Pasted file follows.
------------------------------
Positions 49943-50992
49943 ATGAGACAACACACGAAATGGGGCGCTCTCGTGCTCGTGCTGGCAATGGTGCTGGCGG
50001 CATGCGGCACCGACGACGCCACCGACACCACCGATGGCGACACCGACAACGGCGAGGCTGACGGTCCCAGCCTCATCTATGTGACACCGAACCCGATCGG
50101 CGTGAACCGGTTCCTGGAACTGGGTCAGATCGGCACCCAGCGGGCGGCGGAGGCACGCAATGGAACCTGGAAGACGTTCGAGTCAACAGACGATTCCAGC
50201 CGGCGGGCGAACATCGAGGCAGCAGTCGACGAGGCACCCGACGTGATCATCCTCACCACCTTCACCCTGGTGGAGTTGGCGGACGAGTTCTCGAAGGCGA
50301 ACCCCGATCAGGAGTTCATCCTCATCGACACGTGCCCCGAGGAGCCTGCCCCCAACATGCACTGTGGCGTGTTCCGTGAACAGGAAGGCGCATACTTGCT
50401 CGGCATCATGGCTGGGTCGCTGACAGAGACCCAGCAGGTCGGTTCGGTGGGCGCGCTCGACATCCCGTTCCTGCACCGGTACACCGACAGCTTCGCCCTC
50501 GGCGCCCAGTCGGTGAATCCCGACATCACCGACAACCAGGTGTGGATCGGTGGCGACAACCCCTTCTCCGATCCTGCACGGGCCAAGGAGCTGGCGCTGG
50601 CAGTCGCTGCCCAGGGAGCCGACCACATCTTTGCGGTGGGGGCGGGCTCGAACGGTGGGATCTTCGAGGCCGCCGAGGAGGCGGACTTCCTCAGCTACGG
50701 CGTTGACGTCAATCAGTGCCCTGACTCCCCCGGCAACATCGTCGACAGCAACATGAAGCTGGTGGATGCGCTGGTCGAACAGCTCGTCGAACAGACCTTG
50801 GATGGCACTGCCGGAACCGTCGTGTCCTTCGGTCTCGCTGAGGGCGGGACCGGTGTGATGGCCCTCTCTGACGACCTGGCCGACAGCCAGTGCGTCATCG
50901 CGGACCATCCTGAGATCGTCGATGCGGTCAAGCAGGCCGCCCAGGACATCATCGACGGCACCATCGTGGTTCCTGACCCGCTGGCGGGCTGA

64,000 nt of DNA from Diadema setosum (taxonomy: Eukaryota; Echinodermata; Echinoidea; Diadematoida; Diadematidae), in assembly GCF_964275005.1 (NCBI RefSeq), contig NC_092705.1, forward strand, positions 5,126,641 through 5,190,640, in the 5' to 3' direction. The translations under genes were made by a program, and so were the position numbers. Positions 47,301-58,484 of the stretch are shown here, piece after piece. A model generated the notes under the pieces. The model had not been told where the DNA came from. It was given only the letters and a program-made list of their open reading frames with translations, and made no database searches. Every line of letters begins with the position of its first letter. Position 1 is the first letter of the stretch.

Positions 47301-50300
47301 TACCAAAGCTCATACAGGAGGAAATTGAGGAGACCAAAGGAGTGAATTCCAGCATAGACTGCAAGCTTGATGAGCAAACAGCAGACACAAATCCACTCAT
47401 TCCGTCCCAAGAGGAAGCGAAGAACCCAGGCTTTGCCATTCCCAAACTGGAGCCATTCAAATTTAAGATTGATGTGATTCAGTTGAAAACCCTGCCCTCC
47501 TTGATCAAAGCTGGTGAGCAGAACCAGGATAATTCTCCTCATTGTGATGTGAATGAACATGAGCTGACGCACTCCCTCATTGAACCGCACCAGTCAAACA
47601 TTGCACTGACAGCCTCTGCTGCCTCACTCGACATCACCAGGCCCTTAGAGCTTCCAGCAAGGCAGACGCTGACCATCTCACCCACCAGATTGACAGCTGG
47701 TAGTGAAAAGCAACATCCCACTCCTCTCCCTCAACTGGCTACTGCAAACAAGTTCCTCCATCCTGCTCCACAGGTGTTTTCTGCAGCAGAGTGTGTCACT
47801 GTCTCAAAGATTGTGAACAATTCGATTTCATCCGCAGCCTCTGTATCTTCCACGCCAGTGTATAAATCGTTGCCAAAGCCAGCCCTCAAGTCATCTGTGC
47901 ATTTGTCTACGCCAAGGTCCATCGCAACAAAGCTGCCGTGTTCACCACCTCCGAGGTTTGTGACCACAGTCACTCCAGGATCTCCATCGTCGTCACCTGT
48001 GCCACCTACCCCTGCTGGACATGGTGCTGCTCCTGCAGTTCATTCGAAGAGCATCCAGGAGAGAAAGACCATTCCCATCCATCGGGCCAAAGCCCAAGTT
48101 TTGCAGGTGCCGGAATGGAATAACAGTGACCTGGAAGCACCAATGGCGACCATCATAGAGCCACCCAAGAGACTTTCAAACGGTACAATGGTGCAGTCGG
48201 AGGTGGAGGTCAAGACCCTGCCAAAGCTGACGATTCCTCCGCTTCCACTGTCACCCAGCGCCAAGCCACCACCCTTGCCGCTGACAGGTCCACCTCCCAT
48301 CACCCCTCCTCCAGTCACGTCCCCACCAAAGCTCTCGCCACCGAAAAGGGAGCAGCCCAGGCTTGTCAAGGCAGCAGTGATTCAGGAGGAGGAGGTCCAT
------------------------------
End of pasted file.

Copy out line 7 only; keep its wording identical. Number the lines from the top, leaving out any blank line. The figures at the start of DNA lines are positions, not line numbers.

50401 CGGCATCATGGCTGGGTCGCTGACAGAGACCCAGCAGGTCGGTTCGGTGGGCGCGCTCGACATCCCGTTCCTGCACCGGTACACCGACAGCTTCGCCCTC